Times change, things change, but nothing changes.
Like at the Te Puke Post Office where locals have taken over running the business. Things have changed radically there. Some things.
But not PO Box 1 Te Puke. The first ever mail box in the rural service town has been in the same family hands since 1948. And despite the subsidiary company of a local charitable trust taking over the post office service in the town on Monday, PO Box 1 Te Puke will stay front and foremost in the box lobby.
Nothing changes there.
“And there will continue to be discussions every year as to who pays?” laughs Karen Summerhays, chair of the Te Puke Centre Charitable Trust whose company now runs the postal services in the town.
And did you know they have been licking stamps and posting letters on this site in Te Puke’s main drag for 125 years – through a couple of world wars, a depression and other calamities. The building changed but the site didn’t.
Change was forced on Te Puke. When Kiwibank, a subsidiary of the SOE New Zealand Post, pulled out of town, it looked like postal and payment services would be dispersed. Then two years ago six local women set up a trust, did their homework and decided that wouldn’t be good for the town. They crowd funded, bought the business and this Monday threw open the doors. Business as usual, and on the same site. No change. They even retained the Kiwibank ATM.
“Day one was very exciting,” says Karen Summerhays. “We watched people pouring in.” When The Weekend Sun dropped in mid-morning Tuesday, there were queues, people chatting and a couple of policemen doing whatever policemen do in a post office.
Eventually Te Puke Centre incorporating the PostCentrePlus will offer its postal and payment services alongside a new information and visitor centre and co-working space. They will be developed as funding is secured over the next year.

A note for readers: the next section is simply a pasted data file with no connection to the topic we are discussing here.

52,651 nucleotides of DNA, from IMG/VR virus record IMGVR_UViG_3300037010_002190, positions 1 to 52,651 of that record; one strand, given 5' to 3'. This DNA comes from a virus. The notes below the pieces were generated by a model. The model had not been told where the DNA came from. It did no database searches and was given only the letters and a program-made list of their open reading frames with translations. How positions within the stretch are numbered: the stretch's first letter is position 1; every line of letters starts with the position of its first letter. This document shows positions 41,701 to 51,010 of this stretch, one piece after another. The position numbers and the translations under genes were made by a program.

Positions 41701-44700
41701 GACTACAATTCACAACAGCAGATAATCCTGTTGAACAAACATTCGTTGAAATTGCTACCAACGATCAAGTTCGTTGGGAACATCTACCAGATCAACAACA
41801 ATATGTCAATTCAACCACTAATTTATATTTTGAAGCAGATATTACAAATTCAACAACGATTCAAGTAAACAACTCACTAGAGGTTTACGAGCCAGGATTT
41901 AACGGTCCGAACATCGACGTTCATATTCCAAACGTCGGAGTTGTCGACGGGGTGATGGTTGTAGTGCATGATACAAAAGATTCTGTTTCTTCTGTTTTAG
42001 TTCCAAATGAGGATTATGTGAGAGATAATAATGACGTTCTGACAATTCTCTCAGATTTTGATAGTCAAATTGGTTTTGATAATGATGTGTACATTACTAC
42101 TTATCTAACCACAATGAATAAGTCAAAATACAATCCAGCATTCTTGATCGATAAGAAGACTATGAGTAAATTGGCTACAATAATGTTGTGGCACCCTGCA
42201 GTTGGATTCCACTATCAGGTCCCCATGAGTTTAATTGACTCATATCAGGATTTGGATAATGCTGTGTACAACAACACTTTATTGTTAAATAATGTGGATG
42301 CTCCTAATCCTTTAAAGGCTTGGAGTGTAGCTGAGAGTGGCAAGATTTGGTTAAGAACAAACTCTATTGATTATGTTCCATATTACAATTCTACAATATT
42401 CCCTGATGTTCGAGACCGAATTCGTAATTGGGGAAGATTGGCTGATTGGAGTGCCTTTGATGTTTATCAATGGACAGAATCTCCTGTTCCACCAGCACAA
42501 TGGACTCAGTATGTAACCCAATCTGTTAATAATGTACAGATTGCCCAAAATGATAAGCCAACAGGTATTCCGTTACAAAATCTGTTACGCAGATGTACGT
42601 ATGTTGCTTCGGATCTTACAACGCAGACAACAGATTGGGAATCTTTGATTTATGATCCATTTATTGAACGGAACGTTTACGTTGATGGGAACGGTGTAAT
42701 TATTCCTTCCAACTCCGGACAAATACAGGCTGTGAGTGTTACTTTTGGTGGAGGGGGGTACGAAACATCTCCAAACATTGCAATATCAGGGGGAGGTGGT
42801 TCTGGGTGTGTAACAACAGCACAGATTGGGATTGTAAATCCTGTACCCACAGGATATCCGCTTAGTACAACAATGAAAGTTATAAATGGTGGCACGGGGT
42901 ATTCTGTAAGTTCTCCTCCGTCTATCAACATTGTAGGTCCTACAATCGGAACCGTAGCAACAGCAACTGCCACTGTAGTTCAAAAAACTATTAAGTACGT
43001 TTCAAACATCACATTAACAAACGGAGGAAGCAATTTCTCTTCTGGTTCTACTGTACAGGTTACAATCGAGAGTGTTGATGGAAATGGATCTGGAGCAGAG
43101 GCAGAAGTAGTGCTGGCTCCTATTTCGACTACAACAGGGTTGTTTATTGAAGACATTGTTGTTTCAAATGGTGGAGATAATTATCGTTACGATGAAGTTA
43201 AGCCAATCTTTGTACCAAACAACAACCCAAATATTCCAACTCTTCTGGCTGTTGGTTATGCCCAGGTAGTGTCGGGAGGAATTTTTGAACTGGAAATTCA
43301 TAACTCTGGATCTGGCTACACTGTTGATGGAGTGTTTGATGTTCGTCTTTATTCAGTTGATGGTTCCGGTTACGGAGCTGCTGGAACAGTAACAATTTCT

On opening day, they were the victim of their own success. “A person came in with a picture of an orchid off Trade Me. It said: ‘pick up in Te Puke.’ She asked if we knew where the orchid man lived. We said no.” The information said of the business has yet to be developed.
But they were able to steer the woman across the road to the florists who sells locally grown orchids. So the information centre is sort of working before it is even up and running.
The Weekend Sun met Unice Williams, a post office customer, she probably qualifies as a ‘bumper’ – they’re the people who drop by the post office a couple of times a week to do their business and use the ‘bumping’ space.
“The post office was always an important place for people to bump into each other,” says Karen. “So there is furniture for people to stop and chat and engage. They don’t have to rush off even when the place is busy. It’s a linger longer place.”
Denise Boswell’s a Te Puke import who works part-time around Bayfair. “Doesn’t matter. If you shop local you keep the shops open,” says Denise. “Even if I am heading out of town I always post my mail and parcels first here in Te Puke.”
And she says she is quite proud of the women who’ve made the post office work. “Lots of post offices have disappeared. I hope this one will be with us for a long time.”
There’s also a nice feeling that whenever a stamp is sold or a letter is posted, all the money made from those transactions goes back into the business and growing the business for the benefit of locals. “None of that money is privatised, which could have happened,” says Karen.